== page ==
Posts Tagged ‘writing’


To keep his errors down to a minimum, the internal Censor to whom a poet submits his work in progress should be a Censorate. It should include, for instance, a sensitive only child, a practical housewife, a logician, a monk, an irreverent buffoon and even, perhaps, hated by all the others and returning their dislike, a brutal, foul-mouthed drill sergeant who considers all poetry rubbish. — W. H. Auden (from “Writing” in The Dyer’s Hand) via my friend David Michael’s commonplace book.


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Looking for Lies

I had a teacher in grad school who taught me to look for lies in my writing. She had her students bring in ten published lies–found anywhere–to a class discussion. One of the lies I learned to find in my poems was the insistent happy ending. The too-tidy resolution. Also: the self-conscious adoption of various rhythmic or thematic trends. I learned to ask: is this true? what makes it true? what would make it truer? Often the answer is more research, more rewriting. Sometimes the answer is more living, more time. Sometimes the answer is prayer.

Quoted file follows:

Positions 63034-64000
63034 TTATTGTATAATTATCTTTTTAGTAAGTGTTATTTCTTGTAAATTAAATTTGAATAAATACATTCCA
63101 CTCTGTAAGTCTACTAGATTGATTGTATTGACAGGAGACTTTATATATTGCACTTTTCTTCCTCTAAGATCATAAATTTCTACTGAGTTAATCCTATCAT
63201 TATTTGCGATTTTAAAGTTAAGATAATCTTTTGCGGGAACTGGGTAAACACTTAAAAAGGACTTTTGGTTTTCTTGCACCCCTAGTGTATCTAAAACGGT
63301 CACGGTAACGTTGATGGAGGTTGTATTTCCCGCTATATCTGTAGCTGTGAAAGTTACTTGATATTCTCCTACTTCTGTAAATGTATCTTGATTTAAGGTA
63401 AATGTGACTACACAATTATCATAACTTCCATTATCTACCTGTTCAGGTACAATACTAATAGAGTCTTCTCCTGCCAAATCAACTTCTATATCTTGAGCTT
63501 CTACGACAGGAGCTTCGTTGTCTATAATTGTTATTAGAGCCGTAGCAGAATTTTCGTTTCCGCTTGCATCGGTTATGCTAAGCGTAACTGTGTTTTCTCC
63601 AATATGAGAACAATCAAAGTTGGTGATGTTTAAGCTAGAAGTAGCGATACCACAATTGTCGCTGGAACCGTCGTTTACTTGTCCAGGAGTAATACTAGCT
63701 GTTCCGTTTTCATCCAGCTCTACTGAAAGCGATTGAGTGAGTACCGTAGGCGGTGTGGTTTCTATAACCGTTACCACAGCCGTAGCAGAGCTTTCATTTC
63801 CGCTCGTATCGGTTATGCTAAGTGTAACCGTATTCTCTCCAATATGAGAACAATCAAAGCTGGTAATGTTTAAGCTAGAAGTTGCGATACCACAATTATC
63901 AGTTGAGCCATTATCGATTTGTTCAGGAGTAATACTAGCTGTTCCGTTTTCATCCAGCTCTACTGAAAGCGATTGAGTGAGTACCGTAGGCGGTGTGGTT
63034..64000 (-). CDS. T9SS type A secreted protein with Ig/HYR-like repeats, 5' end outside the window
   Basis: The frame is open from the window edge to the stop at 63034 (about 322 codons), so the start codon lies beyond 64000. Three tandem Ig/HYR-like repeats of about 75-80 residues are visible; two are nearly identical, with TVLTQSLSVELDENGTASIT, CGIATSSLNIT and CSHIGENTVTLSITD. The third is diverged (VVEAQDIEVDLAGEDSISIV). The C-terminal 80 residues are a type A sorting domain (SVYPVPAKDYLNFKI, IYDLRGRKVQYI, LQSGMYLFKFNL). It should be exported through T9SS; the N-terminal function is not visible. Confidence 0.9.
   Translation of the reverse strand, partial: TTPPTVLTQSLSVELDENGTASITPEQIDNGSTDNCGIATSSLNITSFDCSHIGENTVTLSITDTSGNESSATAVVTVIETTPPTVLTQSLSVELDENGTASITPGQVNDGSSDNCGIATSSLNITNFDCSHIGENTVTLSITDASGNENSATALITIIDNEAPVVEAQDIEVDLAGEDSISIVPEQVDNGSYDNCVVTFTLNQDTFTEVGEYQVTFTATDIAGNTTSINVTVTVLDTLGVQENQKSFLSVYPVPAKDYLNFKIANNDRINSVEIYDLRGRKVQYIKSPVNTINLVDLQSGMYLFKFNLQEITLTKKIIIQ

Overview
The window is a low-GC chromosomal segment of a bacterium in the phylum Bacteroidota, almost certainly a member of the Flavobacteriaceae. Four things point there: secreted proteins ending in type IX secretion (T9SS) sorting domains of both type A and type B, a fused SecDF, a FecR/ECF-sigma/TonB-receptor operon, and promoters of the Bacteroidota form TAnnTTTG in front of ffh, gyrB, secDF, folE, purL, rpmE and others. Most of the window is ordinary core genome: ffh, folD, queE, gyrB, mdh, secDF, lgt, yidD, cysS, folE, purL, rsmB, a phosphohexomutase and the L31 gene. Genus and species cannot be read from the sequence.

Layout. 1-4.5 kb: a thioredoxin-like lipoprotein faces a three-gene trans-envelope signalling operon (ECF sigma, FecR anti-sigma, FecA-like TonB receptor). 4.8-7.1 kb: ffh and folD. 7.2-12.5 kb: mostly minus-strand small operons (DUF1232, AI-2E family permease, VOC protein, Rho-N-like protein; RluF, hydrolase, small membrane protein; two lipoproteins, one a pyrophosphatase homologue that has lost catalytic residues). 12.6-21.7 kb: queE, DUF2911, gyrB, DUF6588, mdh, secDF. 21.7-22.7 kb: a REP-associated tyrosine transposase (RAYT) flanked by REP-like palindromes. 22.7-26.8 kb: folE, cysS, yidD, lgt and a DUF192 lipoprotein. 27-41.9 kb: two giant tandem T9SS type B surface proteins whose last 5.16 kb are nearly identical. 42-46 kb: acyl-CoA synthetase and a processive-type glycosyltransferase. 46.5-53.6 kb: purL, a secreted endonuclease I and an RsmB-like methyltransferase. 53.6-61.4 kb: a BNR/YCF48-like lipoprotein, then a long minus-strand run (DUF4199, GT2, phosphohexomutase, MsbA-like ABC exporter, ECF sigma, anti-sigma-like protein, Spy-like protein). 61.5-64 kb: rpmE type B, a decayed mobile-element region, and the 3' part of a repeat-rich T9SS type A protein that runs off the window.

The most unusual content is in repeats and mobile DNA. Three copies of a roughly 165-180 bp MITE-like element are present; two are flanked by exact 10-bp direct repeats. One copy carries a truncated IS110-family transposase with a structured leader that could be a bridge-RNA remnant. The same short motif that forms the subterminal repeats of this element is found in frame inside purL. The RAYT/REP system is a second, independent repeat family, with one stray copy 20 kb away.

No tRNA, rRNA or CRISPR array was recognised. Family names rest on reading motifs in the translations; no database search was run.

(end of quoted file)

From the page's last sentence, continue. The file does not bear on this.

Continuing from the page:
Rock Bottom Prayer

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If you’ve seen the second Toy Story movie, you’ll remember the ancient repairer of toys who sews Woody’s arm back on and who touches up the paint on his hair and the bottoms of his shoes. You’ll remember the funny glasses he puts on, fitted with multiple hinged lenses he can flip on or off at will. That pair of glasses is a useful metaphor when you want to improve a piece of writing. Viewing the work through different lenses will allow you to see the errors–not just typos or grammar mistakes, but also lazy pronouns that confuse the reader, subtle shifts away from the topic you’ve promised to explore, and tiny, outright lies.